Obtaining a university designation for Richard Stockton College would likely take at least a year, President Herman J. Saatkamp Jr. said.
The college already has comprehensive university status with the Middle States Commission on Higher Education and the Carnegie Foundation for the Advancement of Teaching.
Convening a task force of college and community stakeholders to examine the effects of making the change is the next step. The task force would make a recommendation to the college president. If a status change is recommended, the president would take the recommendation to the board of trustees for approval.
Once approved, the president would submit a petition for a name change to the state Office of the Secretary of Higher Education, where it would be reviewed by the Office of Academic Affairs. The secretary would present the proposal to the New Jersey Presidents' Council, made up of state college presidents, for a recommendation. The secretary would make the final determination.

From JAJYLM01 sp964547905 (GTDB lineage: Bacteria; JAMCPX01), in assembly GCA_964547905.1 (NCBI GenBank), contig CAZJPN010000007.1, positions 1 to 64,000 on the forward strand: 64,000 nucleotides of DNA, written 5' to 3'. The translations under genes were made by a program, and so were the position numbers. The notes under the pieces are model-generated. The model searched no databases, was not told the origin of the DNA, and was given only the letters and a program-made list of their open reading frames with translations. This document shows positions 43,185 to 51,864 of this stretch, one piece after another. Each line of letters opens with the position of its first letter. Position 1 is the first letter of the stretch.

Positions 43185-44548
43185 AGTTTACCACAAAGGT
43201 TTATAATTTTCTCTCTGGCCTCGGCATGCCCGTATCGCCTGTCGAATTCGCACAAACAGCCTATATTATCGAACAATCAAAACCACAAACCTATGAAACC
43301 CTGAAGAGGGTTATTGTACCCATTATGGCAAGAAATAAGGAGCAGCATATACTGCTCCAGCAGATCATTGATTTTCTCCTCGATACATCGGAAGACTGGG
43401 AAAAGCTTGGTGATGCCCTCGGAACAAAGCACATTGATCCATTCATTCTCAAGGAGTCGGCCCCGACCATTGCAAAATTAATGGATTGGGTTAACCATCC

A Stockton Faculty Senate Task Force that spent more than a year investigating the issue outlined several benefits to a name change, including the fact that Stockton already is measured against universities, and it could enhance the college's status and recruitment of students and faculty. Potential considerations include the cost of rebranding the college and how that might affect its image and self-definition.
Faculty Senate President Rodger Jackson said the issue directly addresses Stockton's future.
"Would this just reflect what we have already become?" he asked. "Or is it a total shift in perspective?"
A faculty survey found about half of respondents strongly favor the change and about 20 percent strongly oppose.
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The Faculty Senate task force report is available at http://loki.stockton.edu/˜assembly/committees/